Study: Dunbar’s number is wrong. You can have more than 150 friends

Dunbar's number is a popular estimate for the maximum size of social groups. But new research suggests that it's a fictitious number based on flimsy data and bad theory.

  • A team of researchers recalculated Dunbar's number using his original methods and better data.
  • Their estimates were as high as 520 and were stretched over a wide enough range as to be nearly useless.
  • The authors suggest that the method used to calculate the number of friends a person can have is also theoretically unsound.
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Math explains polarization, and it's not just about politics

People often divide the world into "us" and "them" then forget about everybody else.

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  • A new study shows that our polarized "us" vs. "them" view of the world can be modeled mathematically.
  • Those who don't fit easily into either group tend to be disliked.
  • The model is not limited to politics and could be used to explain many aspects of society.
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Were there "early warning signs" of COVID-19 on Twitter?

Could we have predicted COVID-19 through social media trends?

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  • The first human cases of COVID-19 (subsequently named SARS-Cov-2) were first reported by officials in Wuhan City, China, in December 2019. The first cases of the virus in Europe were discovered at the end of January 2020.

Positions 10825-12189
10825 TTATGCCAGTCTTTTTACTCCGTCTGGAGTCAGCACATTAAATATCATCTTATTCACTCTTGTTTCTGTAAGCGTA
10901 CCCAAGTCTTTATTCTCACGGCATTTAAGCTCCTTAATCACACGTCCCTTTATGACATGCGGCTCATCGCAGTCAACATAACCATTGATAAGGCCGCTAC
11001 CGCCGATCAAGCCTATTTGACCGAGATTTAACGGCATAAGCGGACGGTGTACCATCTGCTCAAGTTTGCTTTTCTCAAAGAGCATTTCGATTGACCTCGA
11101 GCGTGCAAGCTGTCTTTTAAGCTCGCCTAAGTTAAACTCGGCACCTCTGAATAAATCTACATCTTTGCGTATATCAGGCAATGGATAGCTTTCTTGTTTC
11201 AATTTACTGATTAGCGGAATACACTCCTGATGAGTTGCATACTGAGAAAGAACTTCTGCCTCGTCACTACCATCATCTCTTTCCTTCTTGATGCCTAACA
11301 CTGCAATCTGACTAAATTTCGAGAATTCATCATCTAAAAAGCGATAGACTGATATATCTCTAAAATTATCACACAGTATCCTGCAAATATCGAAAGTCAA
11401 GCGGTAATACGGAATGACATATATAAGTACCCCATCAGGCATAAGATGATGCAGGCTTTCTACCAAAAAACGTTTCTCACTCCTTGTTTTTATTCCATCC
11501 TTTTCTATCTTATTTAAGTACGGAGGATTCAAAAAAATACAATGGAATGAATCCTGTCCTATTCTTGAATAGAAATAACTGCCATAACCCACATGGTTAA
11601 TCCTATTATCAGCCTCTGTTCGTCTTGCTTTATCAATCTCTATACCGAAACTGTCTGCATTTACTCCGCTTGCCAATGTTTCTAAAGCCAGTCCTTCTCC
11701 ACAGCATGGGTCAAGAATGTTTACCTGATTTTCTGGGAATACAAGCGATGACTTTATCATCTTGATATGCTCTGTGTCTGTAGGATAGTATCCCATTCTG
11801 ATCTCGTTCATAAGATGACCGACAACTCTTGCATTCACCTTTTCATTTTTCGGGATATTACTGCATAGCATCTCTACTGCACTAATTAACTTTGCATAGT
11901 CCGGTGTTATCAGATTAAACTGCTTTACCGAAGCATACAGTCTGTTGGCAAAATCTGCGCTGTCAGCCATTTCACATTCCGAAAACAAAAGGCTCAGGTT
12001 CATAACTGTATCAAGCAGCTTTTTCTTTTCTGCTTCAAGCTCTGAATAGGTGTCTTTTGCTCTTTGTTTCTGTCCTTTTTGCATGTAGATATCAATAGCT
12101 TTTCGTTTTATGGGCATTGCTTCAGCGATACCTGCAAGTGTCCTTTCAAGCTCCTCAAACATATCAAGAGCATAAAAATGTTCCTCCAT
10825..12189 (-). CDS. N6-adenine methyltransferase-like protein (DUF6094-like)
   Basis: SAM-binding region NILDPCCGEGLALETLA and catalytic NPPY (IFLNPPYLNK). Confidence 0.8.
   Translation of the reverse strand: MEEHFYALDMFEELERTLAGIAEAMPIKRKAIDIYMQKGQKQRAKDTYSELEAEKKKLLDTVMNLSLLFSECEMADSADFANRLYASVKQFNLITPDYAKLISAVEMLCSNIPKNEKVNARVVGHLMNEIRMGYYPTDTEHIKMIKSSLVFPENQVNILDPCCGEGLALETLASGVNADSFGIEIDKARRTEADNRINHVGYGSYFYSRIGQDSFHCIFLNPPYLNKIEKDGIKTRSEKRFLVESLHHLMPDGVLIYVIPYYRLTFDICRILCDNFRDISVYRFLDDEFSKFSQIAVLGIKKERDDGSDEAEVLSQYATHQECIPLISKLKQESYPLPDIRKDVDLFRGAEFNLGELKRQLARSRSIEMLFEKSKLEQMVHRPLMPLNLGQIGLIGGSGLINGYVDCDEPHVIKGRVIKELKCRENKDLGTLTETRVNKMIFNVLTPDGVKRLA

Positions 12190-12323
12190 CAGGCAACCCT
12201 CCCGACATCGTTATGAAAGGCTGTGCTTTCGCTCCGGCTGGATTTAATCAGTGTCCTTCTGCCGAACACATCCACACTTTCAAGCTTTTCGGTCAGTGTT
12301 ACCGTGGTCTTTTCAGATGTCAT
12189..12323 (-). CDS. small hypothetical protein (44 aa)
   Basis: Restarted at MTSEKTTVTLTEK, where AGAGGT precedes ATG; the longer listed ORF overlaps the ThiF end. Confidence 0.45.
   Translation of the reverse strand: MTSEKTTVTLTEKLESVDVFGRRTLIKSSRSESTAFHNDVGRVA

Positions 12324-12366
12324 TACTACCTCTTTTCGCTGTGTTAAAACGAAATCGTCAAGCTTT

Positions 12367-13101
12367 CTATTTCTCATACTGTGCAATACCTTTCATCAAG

• Although there were really no preventative measures that could have completely stopped the pandemic, a new study takes a retrospective look at the months preceding the rapid spread of this virus.
  • Researchers suggest that, in a successive phase of the pandemic (or any pandemic), monitoring social media could help public health authorities mitigate the risks of a contagion resurgence.

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In 2020, more men and women are likely to consider sex with a robot

Would you ever have sex with a robot?

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  • In 2016, "Harmony", the world's first AI sex robot was designed by a tech firm called Realbotix.
  • According to 2020 survey data, more than one in five Americans (22 percent) say they would consider having sex with a robot. This is an increase from a survey conducted in 2017.
  • Robots (and robotic tech) already play a vital role in speeding up manufacturing, packaging, and processing across various industries.
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Can a quantum strategy help bring down the house?

Study finds quantum entanglement could, in principle, give a slight advantage in the game of blackjack.

Photo by Sheri Hooley on Unsplash
In some versions of the game blackjack, one way to win against the house is for players at the table to work as a team to keep track of and covertly communicate amongst each other the cards they have been dealt.
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